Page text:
By this time my folks had moved to Florida and my dad had a business on Atlantic Avenue in Delray Beach called Warren’s Better Shoes. In 1957, I came to Florida to put down my roots. When my dad retired, I bought his business and renamed it Vince Canning Shoes.
Over the years I accumulated three other shoe stores, one on Atlantic Boulevard in Pompano Beach, one in Boynton Beach at Sunshine Square and one at the Royal Palm Place shopping center in Boca Raton.
When I began thinking about retirement, I sold off the other stores and kept Delray Beach as the headquarters. My nephew Mark Denkler — he and his wife moved here from Houston — they took over the business when I retired in 1995. Q.
What’s your favorite part of the work you do?A.
Working with people. I find it very enjoyable. Q.
What advice do you have for a young person selecting a career today? A.
These are very difficult times we’re living in. You can be selective, but be prepared to move on to another occupation if need be. Also, be happy with what you’re doing. Don’t continue to be in an occupation that you’re not happy with. Life is too important.Q.
How did you choose to make your home in Delray Beach?A.
When my wife, Pat, and I were married, it was time to settle down and have a little bit of equity, and it was only natural to buy a home in Delray Beach. It was located close to my headquarters store, the ocean was only a block and a half away, and it was an ideal location for house guests.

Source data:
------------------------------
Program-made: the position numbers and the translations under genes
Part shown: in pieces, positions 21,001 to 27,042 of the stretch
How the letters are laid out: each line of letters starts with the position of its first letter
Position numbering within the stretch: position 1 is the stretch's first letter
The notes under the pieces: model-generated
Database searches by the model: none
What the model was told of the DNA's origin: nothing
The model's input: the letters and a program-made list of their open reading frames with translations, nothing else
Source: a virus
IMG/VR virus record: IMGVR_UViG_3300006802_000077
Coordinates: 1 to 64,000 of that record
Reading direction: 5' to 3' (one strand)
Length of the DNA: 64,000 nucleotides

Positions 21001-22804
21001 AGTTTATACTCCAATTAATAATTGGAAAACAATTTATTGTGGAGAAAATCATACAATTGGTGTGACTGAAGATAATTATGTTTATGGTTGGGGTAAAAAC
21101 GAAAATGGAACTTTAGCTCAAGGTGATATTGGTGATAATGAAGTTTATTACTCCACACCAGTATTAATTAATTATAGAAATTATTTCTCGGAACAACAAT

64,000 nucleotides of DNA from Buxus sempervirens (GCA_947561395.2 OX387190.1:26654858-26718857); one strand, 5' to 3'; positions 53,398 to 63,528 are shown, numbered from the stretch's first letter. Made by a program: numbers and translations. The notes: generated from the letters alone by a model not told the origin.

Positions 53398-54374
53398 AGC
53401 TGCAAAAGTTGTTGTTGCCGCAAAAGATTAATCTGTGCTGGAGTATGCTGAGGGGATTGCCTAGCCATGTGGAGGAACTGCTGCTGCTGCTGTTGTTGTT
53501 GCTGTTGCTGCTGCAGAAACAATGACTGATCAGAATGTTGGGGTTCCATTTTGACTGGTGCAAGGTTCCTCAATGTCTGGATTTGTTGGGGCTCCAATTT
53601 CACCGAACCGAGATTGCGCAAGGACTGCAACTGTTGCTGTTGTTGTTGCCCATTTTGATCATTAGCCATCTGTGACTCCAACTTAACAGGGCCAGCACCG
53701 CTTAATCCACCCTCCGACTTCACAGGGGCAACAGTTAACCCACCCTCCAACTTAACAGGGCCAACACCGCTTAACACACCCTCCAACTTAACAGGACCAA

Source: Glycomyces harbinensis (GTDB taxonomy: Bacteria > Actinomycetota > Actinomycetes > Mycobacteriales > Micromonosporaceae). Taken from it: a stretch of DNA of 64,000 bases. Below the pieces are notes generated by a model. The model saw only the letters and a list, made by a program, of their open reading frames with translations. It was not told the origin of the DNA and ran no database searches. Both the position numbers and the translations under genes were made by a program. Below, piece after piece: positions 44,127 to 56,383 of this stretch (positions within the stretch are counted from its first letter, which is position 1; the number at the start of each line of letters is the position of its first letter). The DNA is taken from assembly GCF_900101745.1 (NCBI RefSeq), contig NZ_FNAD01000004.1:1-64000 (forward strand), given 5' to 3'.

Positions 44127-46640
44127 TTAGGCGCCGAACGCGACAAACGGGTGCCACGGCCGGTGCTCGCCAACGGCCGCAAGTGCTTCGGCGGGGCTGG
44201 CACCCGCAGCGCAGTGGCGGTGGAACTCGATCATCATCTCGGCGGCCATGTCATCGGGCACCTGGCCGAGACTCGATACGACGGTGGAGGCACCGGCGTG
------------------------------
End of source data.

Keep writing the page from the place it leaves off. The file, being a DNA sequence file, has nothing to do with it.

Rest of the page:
I was 39 and Pat was 40 when we got married. She was a schoolteacher in St. Louis, and we’d been the very best of friends for 13 years. She’d look me up when she came down here, and I’d visit her in Missouri. I got tired of being alone and realized this lady was the best thing for me, so it was time to do something about it. We’ve been happily married now for over 40 years, and our friendship is much the same as it was back then. Q.
What is your favorite part about living and working in this area? A.
It’s very desirable. I’m surrounded by good people and what I enjoy doing: using the beach, walking, biking and participating in the community.Q.
Have you had mentors in your life? Individuals who have inspired your life decisions?A.
Here in Delray we have had excellent community leaders. I’ll mention two of them, Ken Ellingsworth and Marshall DeWitt. Both of these people were inspiring to me. They were interested not so much in themselves, but in the community, to make this a better place to live. Q.
What book are you reading now? A. Crazy Horse and Custer
, by Stephen Ambrose. He is a wonderful author. Q.
Who or what makes you laugh?A.
My wife — which has a lot to do with why we’re still together after 40 years. Also, I never tire of the TV shows popular in the ’80s such as Mary Tyler Moore, and M*A*S*H.Q.
If your life story were made into a movie, who would you want to play you?A.
Robert Redford. He’s good looking, he’s a good all-around person, and if people were to attend the movie, they’d say “perfectly cast.”